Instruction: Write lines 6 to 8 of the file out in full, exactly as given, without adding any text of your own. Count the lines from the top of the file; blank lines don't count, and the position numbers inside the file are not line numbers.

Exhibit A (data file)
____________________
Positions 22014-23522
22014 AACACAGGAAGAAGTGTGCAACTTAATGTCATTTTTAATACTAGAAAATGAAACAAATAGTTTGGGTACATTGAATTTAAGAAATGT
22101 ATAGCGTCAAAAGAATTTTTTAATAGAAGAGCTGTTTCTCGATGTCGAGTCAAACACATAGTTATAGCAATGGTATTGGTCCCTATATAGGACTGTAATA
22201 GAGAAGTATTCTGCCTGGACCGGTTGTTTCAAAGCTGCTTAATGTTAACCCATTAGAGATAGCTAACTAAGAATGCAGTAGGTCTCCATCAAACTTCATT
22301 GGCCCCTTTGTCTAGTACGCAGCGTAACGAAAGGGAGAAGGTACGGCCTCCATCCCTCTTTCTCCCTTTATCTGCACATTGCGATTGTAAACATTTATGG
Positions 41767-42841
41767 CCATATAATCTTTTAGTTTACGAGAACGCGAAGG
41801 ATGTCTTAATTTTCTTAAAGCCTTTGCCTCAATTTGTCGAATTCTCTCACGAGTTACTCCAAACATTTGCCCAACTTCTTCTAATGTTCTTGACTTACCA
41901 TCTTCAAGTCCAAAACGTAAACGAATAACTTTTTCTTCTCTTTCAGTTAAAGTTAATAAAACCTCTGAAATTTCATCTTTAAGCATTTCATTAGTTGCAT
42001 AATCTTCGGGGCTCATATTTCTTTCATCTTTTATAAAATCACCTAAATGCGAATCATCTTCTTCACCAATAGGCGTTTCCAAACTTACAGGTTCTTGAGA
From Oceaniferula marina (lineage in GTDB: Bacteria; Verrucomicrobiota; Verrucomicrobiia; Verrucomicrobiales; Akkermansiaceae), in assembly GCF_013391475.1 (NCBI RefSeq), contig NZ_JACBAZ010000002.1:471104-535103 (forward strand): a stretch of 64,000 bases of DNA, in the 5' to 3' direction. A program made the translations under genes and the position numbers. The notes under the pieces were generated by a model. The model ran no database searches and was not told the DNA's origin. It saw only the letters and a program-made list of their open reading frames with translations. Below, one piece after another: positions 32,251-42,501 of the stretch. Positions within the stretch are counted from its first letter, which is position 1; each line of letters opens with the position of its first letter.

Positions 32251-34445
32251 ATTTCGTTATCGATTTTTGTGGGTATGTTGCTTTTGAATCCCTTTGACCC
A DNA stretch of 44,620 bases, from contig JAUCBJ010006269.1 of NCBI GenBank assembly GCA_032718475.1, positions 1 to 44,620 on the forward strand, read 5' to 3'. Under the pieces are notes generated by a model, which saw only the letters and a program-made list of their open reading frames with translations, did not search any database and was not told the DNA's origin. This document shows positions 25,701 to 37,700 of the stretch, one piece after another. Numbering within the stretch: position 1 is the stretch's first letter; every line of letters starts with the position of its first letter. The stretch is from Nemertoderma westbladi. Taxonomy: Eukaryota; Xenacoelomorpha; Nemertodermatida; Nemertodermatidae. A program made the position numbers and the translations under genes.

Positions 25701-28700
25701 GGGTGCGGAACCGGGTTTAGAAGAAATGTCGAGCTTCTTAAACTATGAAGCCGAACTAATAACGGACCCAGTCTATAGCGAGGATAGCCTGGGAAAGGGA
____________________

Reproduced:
Positions 41767-42841
41767 CCATATAATCTTTTAGTTTACGAGAACGCGAAGG
41801 ATGTCTTAATTTTCTTAAAGCCTTTGCCTCAATTTGTCGAATTCTCTCACGAGTTACTCCAAACATTTGCCCAACTTCTTCTAATGTTCTTGACTTACCA